[llvm-dev] llvm.memcpy for struct copy

David Chisnall via llvm-dev llvm-dev at lists.llvm.org
Thu Feb 1 02:03:38 PST 2018

On 31 Jan 2018, at 17:36, Jakub (Kuba) Kuderski via llvm-dev <llvm-dev at lists.llvm.org> wrote:
> If you want to get rid of memcpy altogether, you can take a look at this pass: https://github.com/seahorn/seahorn/blob/master/lib/Transforms/Scalar/PromoteMemcpy.cc .

There are at least four different places in LLVM where memcpy intrinsics are expanded to either sequences of instructions or calls:

- InstCombine does it for very small memcpys (with a broken heuristic).

- PromoteMemCpy does it mostly to expose other optimisation opportunities.

- SelectionDAG does it (though in a pretty terrible way, because it can’t create new basic blocks and so can’t emit small loops)

- Some back ends do it in cooperation with SelectionDAG to provide their own implementation.

Whether you want a memcpy intrinsic or a sequence of loads and stores depends a little bit on what optimisation you’re doing next - some work better treating individual fields separately, some prefer to have a blob of memory that they can treat as a single entity.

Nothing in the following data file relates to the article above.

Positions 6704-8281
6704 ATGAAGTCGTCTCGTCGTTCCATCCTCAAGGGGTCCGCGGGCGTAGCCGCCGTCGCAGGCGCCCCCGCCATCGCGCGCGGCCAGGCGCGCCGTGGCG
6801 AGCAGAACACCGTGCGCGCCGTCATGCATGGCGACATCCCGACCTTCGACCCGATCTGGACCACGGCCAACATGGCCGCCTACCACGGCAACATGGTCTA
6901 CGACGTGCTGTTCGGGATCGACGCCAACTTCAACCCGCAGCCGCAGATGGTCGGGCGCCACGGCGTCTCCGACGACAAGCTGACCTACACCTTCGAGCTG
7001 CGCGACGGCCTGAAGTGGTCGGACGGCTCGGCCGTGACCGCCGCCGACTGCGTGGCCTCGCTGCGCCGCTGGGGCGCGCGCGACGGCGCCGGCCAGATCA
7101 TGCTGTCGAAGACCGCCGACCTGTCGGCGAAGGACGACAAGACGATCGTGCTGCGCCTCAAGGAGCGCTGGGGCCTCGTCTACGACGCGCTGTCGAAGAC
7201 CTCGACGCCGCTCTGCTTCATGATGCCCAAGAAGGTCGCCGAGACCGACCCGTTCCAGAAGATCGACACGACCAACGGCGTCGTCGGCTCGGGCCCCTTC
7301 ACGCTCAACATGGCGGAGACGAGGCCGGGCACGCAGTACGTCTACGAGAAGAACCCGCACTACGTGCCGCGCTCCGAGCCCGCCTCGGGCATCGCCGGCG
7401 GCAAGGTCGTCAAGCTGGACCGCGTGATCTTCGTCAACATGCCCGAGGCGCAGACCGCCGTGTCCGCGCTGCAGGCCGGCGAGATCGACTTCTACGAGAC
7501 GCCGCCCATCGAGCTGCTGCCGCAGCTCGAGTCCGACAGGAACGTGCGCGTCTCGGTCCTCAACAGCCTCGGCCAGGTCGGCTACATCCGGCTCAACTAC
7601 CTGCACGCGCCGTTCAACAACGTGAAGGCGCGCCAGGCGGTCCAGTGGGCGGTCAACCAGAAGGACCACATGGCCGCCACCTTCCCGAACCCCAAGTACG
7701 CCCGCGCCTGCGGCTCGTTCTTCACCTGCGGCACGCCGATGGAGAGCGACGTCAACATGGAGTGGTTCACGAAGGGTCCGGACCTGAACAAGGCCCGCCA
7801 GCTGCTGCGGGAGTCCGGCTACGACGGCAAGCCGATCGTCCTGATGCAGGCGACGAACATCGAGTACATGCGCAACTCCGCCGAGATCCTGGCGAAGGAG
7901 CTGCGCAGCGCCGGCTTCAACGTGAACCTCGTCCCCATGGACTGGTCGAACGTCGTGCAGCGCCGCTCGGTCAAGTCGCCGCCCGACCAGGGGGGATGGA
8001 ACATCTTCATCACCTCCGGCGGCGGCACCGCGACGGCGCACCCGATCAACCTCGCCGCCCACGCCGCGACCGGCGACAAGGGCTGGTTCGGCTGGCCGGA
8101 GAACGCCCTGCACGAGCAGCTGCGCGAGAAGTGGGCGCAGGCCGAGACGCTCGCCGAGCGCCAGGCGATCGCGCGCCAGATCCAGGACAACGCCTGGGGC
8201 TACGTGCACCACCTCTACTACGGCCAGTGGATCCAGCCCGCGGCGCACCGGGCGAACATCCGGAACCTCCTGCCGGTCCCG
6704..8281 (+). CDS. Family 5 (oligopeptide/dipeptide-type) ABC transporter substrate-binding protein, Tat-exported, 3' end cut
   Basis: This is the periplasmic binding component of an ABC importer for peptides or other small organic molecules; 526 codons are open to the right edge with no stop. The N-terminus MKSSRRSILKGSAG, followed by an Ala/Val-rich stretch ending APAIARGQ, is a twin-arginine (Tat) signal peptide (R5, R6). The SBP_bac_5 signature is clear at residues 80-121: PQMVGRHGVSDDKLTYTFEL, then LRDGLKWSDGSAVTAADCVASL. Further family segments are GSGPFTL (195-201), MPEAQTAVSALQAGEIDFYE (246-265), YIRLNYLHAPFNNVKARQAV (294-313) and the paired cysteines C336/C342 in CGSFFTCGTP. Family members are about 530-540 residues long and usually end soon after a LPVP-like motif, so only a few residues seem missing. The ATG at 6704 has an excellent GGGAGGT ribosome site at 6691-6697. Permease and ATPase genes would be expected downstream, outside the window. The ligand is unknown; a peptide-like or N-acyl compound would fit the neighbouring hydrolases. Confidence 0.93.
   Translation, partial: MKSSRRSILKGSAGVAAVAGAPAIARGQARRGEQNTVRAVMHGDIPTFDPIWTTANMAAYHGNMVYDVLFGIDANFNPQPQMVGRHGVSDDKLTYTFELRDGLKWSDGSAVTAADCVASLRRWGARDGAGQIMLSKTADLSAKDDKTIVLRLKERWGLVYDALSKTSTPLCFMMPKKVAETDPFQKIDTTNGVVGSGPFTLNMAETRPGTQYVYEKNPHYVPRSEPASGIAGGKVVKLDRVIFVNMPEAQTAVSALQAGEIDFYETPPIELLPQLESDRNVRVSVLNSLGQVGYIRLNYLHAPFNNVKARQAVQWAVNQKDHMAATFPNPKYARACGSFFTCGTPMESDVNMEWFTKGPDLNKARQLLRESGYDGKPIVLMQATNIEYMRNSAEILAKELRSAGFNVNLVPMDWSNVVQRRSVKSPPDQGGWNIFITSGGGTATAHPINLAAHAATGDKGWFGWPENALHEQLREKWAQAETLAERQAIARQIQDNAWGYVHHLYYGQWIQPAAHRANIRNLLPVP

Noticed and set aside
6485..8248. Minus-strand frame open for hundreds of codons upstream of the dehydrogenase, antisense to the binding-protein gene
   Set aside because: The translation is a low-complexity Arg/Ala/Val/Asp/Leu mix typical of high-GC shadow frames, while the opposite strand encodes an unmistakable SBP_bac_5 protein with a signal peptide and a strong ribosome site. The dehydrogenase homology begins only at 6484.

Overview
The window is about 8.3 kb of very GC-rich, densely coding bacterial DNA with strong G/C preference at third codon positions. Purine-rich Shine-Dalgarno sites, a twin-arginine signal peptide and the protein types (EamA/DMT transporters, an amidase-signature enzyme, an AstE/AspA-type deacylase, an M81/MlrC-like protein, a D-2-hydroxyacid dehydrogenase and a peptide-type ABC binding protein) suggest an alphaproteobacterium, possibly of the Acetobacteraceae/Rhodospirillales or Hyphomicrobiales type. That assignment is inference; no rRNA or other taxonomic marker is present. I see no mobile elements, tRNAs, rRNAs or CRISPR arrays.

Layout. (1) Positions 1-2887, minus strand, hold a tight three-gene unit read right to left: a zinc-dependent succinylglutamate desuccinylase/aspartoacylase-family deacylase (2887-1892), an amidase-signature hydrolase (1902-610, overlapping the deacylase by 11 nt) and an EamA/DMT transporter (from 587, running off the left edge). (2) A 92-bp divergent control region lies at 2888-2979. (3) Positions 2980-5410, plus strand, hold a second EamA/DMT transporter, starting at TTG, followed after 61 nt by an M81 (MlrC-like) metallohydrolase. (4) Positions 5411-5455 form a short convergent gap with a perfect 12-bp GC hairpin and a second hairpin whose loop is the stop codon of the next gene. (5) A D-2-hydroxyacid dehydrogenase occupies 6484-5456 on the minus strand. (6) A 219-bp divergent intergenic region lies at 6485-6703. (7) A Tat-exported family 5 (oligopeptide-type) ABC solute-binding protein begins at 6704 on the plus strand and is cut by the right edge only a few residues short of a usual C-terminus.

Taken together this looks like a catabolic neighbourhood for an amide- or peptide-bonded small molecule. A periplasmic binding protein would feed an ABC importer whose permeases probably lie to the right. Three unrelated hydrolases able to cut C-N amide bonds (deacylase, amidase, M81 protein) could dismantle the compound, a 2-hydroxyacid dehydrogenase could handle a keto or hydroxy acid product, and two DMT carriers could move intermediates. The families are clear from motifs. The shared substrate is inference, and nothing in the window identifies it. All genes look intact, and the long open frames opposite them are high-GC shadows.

It’s also worth noting that LLVM’s handling of padding in structure fields is particularly bad.  LLVM IR has two kinds of struct: packed an non-packed.  The documentation doesn’t make it clear whether non-packed structs have padding at the end (and clang assumes that it doesn’t, some of the time).  Non-padded structs do have padding in between fields for alignment.  When lowering from C (or a language needing to support a C ABI), you sometimes end up with padding fields inserted by the front end.  Optimisers have no way of distinguishing these fields from non-padding fields and so we only get rid of them if SROA extracts them and finds that they have no side-effect-free consumers.  In contrast, the padding between fields in non-packed structs disappears as soon as SROA runs.  This can lead to violations of C semantics, where padding fields should not change (because C defines bitwise comparisons on structs using memcmp).  This can lead to subtly different behaviour in C code depending on the target ABI (we’ve seen cases where trailing padding is copied in one ABI but not in another, depending solely on pointer size).


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